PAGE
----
Gross misconduct dismissal for disclosure of confidential information was unfair where employer had
In Stimpson v Citibank N.A ET/3200437/15, an employment tribunal held that a forex trader who was sacked for sharing information via Bloomberg instant messaging was unfairly dismissed.
The tribunal held that Citi was not entitled to dismiss Mr Stimpson without notice. It took into account that the employers are a financial institution to whom client confidentiality is of great commercial and reputational importance and that Mr Stimpson was in a privileged position with access to sensitive confidential information. However, it also had regard to the culture of the business.
The tribunal found that, although Mr Stimpson's information sharing was deliberate, it was not a deliberate breach of his duty of confidentiality because he reasonably believed that his conduct was permitted.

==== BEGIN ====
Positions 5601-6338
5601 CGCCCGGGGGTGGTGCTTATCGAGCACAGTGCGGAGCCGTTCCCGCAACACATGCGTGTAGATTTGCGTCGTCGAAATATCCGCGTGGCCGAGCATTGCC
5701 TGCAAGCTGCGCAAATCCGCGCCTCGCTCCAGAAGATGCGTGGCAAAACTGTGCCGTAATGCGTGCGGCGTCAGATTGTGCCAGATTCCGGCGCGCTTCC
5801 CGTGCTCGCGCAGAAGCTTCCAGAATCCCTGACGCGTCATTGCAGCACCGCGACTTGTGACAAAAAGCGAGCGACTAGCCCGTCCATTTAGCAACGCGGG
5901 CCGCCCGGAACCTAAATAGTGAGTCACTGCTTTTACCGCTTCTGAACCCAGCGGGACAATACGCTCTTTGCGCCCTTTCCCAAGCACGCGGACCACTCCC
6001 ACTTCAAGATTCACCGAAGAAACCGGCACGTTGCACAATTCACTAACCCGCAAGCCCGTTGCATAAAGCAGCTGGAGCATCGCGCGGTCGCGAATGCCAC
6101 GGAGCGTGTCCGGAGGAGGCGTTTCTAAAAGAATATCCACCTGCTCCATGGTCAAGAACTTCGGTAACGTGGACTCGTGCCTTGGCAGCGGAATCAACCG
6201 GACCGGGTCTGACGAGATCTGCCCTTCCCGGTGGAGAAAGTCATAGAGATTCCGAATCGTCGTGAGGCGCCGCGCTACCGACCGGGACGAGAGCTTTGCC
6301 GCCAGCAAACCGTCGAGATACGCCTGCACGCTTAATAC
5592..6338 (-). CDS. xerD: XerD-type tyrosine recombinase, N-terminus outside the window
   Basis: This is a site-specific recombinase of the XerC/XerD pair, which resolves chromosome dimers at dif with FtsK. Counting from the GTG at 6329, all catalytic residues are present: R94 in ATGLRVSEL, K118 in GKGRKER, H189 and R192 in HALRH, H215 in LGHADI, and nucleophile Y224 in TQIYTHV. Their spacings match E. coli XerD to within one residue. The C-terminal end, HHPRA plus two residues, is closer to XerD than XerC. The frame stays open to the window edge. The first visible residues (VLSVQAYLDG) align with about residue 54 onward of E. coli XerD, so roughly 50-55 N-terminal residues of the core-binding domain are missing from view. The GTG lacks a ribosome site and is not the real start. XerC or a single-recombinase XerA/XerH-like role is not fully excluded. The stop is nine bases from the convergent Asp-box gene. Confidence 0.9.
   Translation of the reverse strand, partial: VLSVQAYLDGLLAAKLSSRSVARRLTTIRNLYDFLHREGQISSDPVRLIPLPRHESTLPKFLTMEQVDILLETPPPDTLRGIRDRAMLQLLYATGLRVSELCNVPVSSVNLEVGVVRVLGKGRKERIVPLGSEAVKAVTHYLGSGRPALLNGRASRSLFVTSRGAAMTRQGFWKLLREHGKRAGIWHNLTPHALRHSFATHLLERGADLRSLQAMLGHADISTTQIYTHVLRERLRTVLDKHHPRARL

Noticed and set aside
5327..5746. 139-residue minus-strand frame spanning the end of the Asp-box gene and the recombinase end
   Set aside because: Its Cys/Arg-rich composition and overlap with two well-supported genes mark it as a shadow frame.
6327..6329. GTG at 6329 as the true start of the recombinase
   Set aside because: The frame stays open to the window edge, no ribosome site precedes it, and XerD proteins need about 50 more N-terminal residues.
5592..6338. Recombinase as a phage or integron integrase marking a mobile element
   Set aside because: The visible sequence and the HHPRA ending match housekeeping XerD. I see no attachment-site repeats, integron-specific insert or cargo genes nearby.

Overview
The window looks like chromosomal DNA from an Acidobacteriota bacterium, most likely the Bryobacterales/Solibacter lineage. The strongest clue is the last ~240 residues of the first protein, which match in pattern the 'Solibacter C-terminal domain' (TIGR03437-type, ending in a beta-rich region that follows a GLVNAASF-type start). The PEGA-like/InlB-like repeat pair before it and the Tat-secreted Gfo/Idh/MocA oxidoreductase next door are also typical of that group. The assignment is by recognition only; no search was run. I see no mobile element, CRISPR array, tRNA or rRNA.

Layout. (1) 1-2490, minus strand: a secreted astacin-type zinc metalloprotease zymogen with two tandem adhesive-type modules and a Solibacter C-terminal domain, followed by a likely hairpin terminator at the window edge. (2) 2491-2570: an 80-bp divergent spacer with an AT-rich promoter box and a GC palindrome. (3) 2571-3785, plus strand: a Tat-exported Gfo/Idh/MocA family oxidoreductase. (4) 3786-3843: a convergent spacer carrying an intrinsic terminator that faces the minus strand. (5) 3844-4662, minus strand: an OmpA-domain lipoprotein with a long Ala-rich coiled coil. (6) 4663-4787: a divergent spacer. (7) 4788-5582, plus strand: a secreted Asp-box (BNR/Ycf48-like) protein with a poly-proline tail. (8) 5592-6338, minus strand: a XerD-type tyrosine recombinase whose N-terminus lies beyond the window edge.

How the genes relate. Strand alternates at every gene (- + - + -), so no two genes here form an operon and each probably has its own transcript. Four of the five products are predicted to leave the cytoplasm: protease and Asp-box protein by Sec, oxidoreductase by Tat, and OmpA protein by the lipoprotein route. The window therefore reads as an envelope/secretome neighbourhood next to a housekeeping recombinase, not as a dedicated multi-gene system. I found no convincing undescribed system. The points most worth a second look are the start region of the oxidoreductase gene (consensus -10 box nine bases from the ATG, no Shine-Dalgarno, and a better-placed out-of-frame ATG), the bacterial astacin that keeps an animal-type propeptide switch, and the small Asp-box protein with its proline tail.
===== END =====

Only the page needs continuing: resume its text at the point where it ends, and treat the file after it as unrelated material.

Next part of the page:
This case has implications for all types of workplaces and not just financial institutions. Many employees sign employment contracts with strict rules and policies but they are insufficient if employers do not ensure that they are actually applied and enforced in the business. The fact that management appeared to condone information-sharing with foreign exchange traders from other banks meant that it was unreasonable for Citi to rely on breach of its strict rules protecting clients' confidential information as grounds for dismissing Mr Stimpson for his disclosures on chat rooms. This case also highlights the need for employers to conduct full investigations into what the culture within the workplace is like in reality as opposed to reliance upon strict wording of policies.